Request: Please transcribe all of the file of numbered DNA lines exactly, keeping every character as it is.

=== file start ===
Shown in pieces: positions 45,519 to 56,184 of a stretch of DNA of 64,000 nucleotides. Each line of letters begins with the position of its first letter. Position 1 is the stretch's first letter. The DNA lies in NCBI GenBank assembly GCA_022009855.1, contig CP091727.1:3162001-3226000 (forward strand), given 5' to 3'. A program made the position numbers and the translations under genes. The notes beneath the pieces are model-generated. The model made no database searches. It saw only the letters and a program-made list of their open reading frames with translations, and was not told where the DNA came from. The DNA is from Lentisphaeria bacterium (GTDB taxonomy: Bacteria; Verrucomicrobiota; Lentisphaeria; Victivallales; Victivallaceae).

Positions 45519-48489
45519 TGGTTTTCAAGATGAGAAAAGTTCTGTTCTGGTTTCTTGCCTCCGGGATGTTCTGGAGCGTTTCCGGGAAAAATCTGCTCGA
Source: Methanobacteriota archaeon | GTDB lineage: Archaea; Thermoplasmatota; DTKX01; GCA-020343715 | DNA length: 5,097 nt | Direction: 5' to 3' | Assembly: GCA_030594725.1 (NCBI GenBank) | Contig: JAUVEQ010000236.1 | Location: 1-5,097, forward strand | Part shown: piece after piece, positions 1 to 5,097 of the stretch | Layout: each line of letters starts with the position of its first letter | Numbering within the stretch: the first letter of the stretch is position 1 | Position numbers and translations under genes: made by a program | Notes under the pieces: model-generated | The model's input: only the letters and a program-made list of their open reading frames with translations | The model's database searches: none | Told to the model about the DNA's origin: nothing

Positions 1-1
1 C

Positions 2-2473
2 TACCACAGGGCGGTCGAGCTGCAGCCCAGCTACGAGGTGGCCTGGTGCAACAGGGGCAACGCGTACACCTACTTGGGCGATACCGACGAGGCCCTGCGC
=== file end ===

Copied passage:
Shown in pieces: positions 45,519 to 56,184 of a stretch of DNA of 64,000 nucleotides. Each line of letters begins with the position of its first letter. Position 1 is the stretch's first letter. The DNA lies in NCBI GenBank assembly GCA_022009855.1, contig CP091727.1:3162001-3226000 (forward strand), given 5' to 3'. A program made the position numbers and the translations under genes. The notes beneath the pieces are model-generated. The model made no database searches. It saw only the letters and a program-made list of their open reading frames with translations, and was not told where the DNA came from. The DNA is from Lentisphaeria bacterium (GTDB taxonomy: Bacteria; Verrucomicrobiota; Lentisphaeria; Victivallales; Victivallaceae).

Positions 45519-48489
45519 TGGTTTTCAAGATGAGAAAAGTTCTGTTCTGGTTTCTTGCCTCCGGGATGTTCTGGAGCGTTTCCGGGAAAAATCTGCTCGA
Source: Methanobacteriota archaeon | GTDB lineage: Archaea; Thermoplasmatota; DTKX01; GCA-020343715 | DNA length: 5,097 nt | Direction: 5' to 3' | Assembly: GCA_030594725.1 (NCBI GenBank) | Contig: JAUVEQ010000236.1 | Location: 1-5,097, forward strand | Part shown: piece after piece, positions 1 to 5,097 of the stretch | Layout: each line of letters starts with the position of its first letter | Numbering within the stretch: the first letter of the stretch is position 1 | Position numbers and translations under genes: made by a program | Notes under the pieces: model-generated | The model's input: only the letters and a program-made list of their open reading frames with translations | The model's database searches: none | Told to the model about the DNA's origin: nothing

Positions 1-1
1 C

Positions 2-2473
2 TACCACAGGGCGGTCGAGCTGCAGCCCAGCTACGAGGTGGCCTGGTGCAACAGGGGCAACGCGTACACCTACTTGGGCGATACCGACGAGGCCCTGCGC